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Heart-Shaped Box by Joe Hill

Heart-Shaped Box (original 2007; edition 2007)

by Joe Hill (Author)

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3,839None1,340 (3.76)304
Title:Heart-Shaped Box
Authors:Joe Hill (Author)
Info:Morrow (2007), Edition: Number Line: 3 4 5 6 7 8 9 0, Paperback
Collections:Your library, Books owned, Have Read
Tags:a: book, a: novel, fiction, genre: supernatural, genre: horror, 21st Century, written: 2011, {read: 2013}, {L:H33}, {cover: LT}

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Heart-Shaped Box by Joe Hill (2007)

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English (232)  Swedish (2)  Dutch (1)  Danish (1)  Portuguese (1)  Finnish (1)  French (1)  Portuguese (Portugal) (1)  Spanish (1)  German (1)  Romanian (1)  All languages (243)
Showing 1-5 of 232 (next | show all)
A dark intriguing novel about an aging rock star that has to deal with the repercussions of purchasing a ghost with a vendetta.

Heart Shaped Box is a story with rich descriptive prose. In the beginning I felt the prose was a bit convoluted and it took me a quarter of the book to get used to the author’s style. The detailed prose controlled the pacing of the story allowing a deeper sensory immersion. I felt an odd disconnection with the main character perhaps because he was in his head most of the time with very little dialogue. I ended up caring more for his dogs and the secondary characters. All the characters had interesting back stories that I enjoyed reading about. The horror elements were heavy in the beginning bordering on surreal then dulled to interweave with the more mundane atrocities humans are capable of. The vivid details and symbolism left a strong impression. Overall, I enjoyed the story and was surprised by the pleasant ending. ( )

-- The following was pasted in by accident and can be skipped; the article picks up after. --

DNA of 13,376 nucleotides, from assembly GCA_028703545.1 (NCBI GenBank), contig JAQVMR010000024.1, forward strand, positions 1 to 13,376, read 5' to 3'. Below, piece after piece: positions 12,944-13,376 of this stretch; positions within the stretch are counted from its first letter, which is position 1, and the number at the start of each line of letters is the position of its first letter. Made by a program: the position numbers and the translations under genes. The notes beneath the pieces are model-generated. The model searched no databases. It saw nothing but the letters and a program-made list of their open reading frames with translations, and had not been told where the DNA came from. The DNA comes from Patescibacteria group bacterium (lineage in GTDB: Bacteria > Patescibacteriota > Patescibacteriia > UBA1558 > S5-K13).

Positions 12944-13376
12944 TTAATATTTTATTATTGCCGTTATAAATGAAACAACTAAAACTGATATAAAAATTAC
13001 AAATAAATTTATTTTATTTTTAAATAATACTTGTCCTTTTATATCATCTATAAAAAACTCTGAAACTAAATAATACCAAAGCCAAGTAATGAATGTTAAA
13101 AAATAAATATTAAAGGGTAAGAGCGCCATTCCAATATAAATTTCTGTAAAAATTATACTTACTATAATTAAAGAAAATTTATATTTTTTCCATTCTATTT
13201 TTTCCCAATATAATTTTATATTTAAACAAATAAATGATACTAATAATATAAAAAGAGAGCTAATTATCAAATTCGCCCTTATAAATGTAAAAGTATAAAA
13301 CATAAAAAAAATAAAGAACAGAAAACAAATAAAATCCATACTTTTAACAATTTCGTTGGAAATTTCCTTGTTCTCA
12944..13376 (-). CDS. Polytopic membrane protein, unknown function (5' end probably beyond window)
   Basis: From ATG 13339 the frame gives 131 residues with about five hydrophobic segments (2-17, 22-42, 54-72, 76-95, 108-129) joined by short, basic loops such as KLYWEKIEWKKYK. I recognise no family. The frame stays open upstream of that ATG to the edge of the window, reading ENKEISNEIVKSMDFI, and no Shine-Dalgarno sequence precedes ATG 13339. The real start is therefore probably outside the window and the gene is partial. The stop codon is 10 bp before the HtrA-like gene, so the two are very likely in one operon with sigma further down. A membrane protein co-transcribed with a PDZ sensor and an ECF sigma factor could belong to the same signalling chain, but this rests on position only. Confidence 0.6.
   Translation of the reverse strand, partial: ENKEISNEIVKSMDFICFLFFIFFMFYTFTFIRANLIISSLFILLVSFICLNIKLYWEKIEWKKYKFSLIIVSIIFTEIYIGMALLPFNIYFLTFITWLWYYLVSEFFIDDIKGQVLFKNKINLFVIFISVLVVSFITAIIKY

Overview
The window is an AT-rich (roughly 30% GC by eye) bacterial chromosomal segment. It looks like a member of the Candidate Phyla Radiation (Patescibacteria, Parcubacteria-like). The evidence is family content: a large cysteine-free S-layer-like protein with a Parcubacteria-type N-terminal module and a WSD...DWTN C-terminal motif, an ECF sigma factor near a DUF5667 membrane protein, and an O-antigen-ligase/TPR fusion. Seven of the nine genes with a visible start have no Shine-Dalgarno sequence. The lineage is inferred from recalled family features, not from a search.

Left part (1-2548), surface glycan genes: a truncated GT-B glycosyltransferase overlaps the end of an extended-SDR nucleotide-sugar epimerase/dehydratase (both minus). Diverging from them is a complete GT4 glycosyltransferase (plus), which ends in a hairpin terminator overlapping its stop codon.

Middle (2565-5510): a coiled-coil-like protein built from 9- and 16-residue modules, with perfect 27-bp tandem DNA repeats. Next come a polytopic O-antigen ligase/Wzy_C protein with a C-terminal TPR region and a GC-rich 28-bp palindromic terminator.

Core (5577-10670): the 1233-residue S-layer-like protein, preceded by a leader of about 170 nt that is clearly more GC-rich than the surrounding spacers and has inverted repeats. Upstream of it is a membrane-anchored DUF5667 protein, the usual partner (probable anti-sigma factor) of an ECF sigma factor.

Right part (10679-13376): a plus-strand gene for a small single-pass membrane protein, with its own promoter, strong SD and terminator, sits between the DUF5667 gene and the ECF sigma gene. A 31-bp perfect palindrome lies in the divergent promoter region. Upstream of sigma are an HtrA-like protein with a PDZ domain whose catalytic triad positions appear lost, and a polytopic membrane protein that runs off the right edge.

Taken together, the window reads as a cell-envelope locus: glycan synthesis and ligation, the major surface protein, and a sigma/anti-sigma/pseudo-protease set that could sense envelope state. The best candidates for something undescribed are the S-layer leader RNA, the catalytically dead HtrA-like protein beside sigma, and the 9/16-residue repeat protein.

eloquent_codex | Apr 14, 2014 |
Took a while for me to get into it - and he writes a hell of a lot like his dad - and there seemed to be a lot of driving around... but eventually it all comes together and by the end I was pretty glad I stayed with it. It certainly got better and more engrossing as the story progressed. The lead character, Judas, an ex-metal band lead singer and guitarist in his fifties, buys a 'ghost' on line in a heart-shaped box to go with his kooky and disturbing collection of memorabilia (that kind of goes with his job). But when the ghost turns out to be real, and he finds he was persuaded to buy it as part of a twisted revenge plot, he has to find a way to stop the ghost from killing everyone he holds dear - including himself. ( )